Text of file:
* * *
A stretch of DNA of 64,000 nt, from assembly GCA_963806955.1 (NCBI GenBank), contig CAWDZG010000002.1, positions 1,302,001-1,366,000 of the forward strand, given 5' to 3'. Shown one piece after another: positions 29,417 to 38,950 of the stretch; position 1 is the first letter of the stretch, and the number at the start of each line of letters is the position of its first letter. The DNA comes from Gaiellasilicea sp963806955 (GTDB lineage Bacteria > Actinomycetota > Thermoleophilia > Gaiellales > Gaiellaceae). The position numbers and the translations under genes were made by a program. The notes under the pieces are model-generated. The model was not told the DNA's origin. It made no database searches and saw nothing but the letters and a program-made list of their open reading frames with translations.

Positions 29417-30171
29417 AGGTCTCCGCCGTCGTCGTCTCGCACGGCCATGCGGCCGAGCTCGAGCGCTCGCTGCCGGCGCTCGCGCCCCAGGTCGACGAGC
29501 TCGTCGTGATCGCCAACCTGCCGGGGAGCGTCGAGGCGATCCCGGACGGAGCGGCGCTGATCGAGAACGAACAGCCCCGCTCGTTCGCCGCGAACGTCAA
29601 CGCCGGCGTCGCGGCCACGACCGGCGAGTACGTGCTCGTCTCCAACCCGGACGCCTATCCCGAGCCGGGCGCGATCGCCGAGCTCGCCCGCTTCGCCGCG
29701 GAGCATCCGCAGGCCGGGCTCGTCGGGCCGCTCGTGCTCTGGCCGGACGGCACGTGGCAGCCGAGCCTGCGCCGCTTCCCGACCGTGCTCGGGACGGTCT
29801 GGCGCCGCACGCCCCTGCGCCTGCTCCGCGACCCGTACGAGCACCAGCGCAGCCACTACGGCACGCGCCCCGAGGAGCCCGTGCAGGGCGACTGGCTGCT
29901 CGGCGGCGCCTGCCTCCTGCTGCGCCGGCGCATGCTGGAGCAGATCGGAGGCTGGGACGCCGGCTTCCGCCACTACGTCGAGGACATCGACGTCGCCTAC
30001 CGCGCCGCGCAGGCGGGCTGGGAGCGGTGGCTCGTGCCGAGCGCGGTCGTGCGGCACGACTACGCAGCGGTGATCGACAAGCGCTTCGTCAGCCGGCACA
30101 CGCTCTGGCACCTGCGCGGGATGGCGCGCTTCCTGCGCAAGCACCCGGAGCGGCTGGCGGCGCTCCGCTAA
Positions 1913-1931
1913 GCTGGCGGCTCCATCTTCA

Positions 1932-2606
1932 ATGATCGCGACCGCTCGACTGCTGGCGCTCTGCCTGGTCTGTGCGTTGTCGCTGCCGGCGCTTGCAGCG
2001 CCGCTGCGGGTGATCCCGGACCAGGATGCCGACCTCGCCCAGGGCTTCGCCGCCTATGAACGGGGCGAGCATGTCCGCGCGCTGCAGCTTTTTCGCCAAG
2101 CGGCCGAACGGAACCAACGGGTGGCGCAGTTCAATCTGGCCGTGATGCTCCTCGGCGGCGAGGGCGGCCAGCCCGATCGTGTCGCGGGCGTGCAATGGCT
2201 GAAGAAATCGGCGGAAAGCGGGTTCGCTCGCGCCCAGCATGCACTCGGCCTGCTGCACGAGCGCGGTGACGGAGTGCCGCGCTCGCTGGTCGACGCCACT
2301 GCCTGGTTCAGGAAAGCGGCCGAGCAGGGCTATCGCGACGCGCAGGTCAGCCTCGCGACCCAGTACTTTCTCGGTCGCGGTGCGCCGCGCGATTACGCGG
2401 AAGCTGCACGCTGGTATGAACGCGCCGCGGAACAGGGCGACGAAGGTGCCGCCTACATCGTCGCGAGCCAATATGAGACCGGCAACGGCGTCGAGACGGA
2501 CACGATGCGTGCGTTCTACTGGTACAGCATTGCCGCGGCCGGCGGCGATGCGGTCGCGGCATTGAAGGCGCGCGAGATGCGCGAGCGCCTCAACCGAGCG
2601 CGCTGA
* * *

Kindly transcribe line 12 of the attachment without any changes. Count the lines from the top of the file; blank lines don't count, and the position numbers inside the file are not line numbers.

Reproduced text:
1913 GCTGGCGGCTCCATCTTCA